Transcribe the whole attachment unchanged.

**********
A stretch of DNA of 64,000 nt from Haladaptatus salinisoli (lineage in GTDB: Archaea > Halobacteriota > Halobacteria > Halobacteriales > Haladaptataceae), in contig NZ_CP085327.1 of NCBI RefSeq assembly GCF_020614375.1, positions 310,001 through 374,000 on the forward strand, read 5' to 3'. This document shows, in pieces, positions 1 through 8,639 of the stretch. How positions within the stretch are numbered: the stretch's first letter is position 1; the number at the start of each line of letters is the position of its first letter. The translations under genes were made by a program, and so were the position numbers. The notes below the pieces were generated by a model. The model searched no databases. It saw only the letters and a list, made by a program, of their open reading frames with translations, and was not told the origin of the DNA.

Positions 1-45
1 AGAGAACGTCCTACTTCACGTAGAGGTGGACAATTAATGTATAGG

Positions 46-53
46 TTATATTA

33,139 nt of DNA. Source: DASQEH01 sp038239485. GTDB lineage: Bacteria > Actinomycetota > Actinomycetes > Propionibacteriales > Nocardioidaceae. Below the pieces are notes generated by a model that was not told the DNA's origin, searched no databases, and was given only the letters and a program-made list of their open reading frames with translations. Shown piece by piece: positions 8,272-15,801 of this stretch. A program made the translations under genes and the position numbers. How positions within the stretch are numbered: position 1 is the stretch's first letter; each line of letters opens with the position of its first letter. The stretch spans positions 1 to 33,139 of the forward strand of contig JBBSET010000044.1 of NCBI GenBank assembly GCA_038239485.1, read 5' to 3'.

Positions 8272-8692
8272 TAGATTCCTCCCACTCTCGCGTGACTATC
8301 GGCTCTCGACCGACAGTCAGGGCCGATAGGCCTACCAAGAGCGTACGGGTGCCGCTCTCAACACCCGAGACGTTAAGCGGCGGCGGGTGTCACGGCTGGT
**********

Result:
A stretch of DNA of 64,000 nt from Haladaptatus salinisoli (lineage in GTDB: Archaea > Halobacteriota > Halobacteria > Halobacteriales > Haladaptataceae), in contig NZ_CP085327.1 of NCBI RefSeq assembly GCF_020614375.1, positions 310,001 through 374,000 on the forward strand, read 5' to 3'. This document shows, in pieces, positions 1 through 8,639 of the stretch. How positions within the stretch are numbered: the stretch's first letter is position 1; the number at the start of each line of letters is the position of its first letter. The translations under genes were made by a program, and so were the position numbers. The notes below the pieces were generated by a model. The model searched no databases. It saw only the letters and a list, made by a program, of their open reading frames with translations, and was not told the origin of the DNA.

Positions 1-45
1 AGAGAACGTCCTACTTCACGTAGAGGTGGACAATTAATGTATAGG

Positions 46-53
46 TTATATTA

33,139 nt of DNA. Source: DASQEH01 sp038239485. GTDB lineage: Bacteria > Actinomycetota > Actinomycetes > Propionibacteriales > Nocardioidaceae. Below the pieces are notes generated by a model that was not told the DNA's origin, searched no databases, and was given only the letters and a program-made list of their open reading frames with translations. Shown piece by piece: positions 8,272-15,801 of this stretch. A program made the translations under genes and the position numbers. How positions within the stretch are numbered: position 1 is the stretch's first letter; each line of letters opens with the position of its first letter. The stretch spans positions 1 to 33,139 of the forward strand of contig JBBSET010000044.1 of NCBI GenBank assembly GCA_038239485.1, read 5' to 3'.

Positions 8272-8692
8272 TAGATTCCTCCCACTCTCGCGTGACTATC
8301 GGCTCTCGACCGACAGTCAGGGCCGATAGGCCTACCAAGAGCGTACGGGTGCCGCTCTCAACACCCGAGACGTTAAGCGGCGGCGGGTGTCACGGCTGGT